In a very unfortunate piece of news, we have learned that Gunnery Sergeant (GySgt.) R. Lee Ermey has passed away due to complication from pneumonia. He was 74. Gunny, as he was more commonly referred to, was one of those larger-than-life characters that you would think would never die. While he may be most famously known for his role as the hardass GySgt. Hartman in Full Metal Jacket, he has either acted or lent his voice to over 100 different films. He played Sarge in the Toy Story movies, Warden in Spongebob Squarepants (yes, Spongebob), Sheriff Hoyt in Texas Chainsaw Massacre, and many, many more. Most recently, he would be known as the host of the show Gunny Time on the Outdoor Channel.
Statement from R. Lee Ermey's long time manager, Bill Rogin:
It is with deep sadness that I regret to inform you all that R. Lee Ermey ("The Gunny") passed away this morning from complications of pneumonia. He will be greatly missed by all of us.
Semper Fi, Gunny. Godspeed. pic.twitter.com/vf4O78JKmb
— R. Lee Ermey (@RLeeErmey) April 15, 2018
Gunny and the USMC
R. Lee Ermey enlisted in the United States Marine Corps in 1961 and shortly became a Drill Instructor in India Company, 3rd Recruit Training Battalion, at Marine Corps Recruit Depot San Diego. He then would get stationed in Okinawa, Japan, where he would become a Staff Sergeant (SSgt.). Ermey was medically discharged from the Marine Corps in 1972 with the rank of SSgt. It wouldn’t be until 2002 that he received an honorary promotion to Gunnery Sergeant by the Commandant of the Marine Corps, General James L. Jones.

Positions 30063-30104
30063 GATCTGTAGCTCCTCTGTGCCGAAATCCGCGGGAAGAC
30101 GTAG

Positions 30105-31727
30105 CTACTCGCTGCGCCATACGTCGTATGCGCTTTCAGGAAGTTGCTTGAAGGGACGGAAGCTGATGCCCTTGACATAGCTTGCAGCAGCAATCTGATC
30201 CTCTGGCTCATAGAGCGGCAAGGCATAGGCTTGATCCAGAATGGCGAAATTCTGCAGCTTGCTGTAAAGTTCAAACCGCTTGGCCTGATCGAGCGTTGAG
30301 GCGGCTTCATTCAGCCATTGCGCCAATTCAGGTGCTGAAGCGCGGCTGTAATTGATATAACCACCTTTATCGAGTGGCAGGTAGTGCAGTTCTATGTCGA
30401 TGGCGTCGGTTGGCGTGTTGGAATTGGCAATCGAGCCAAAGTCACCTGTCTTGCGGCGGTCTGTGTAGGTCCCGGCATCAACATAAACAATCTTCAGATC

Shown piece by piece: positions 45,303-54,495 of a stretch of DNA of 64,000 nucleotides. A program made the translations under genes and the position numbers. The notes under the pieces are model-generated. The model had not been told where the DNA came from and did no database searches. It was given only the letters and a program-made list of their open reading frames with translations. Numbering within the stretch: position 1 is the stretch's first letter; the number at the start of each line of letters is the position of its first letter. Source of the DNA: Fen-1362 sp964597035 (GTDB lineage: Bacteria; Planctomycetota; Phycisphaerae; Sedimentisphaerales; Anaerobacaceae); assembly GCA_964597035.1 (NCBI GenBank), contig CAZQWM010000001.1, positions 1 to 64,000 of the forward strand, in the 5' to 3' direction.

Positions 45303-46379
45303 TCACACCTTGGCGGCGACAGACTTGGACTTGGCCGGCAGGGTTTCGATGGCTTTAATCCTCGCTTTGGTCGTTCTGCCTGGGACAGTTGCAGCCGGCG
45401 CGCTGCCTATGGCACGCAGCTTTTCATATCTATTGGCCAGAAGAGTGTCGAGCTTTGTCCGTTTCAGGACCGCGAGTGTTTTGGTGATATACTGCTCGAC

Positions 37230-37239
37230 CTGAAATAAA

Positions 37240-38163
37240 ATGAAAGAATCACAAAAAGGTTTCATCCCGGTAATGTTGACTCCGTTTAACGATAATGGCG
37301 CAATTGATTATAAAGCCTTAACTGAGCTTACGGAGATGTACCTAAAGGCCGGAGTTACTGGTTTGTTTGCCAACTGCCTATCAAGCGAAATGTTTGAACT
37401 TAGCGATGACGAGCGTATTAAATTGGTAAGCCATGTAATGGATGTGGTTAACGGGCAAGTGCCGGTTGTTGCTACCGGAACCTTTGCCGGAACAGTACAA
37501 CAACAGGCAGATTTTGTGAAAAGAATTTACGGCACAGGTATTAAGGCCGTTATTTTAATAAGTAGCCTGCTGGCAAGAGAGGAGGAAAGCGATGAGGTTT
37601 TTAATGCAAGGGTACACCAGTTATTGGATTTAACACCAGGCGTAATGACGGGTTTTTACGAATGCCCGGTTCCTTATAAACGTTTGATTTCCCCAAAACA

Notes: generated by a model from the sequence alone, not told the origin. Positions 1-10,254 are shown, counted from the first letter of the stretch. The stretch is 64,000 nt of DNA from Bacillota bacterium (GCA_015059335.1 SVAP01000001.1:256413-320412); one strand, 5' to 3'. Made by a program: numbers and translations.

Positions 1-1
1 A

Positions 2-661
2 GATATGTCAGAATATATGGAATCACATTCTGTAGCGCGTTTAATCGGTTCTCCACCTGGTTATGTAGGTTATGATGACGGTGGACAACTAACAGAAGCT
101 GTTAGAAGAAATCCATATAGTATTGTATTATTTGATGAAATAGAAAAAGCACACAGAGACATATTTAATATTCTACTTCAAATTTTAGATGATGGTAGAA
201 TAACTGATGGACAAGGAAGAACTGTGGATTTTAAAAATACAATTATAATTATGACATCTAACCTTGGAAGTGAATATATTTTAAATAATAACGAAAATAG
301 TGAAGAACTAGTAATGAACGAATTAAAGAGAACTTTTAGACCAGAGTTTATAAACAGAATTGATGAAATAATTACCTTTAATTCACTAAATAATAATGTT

‘Full Metal Jacket’
GySgt. Ermey would earn small roles in movies The Boys in Company C, Apocalypse Now, and Purple Hearts, before earning his breakout role in the Stanley Kubrick film Full Metal Jacket. GySgt. Ermey was hired to be a technical advisor for the movie until he made an instructional tape. In the tape, he berated several extras in a way only a USMC Drill Instructor can. After seeing it, Kubrick was convinced it was Ermey that was the right choice for the role of GySgt. Hartman. Since Kubrick was looking for authenticity in the movie, he would actually let GySgt. Ermey write his own lines and even improvise. It was this authenticity that would earn GySgt. Ermey a Golden Globe nomination for Best Supporting Actor for his role in the film.
This is the type of article a person would never want to write. That being said, I take great pride in writing this. I come from a military family and attempted to join the USMC myself almost 20 years ago. While that didn’t work out the way I wanted it to, I have the utmost respect for everyone that serves in our military. Legends never die. Semper fi, sir.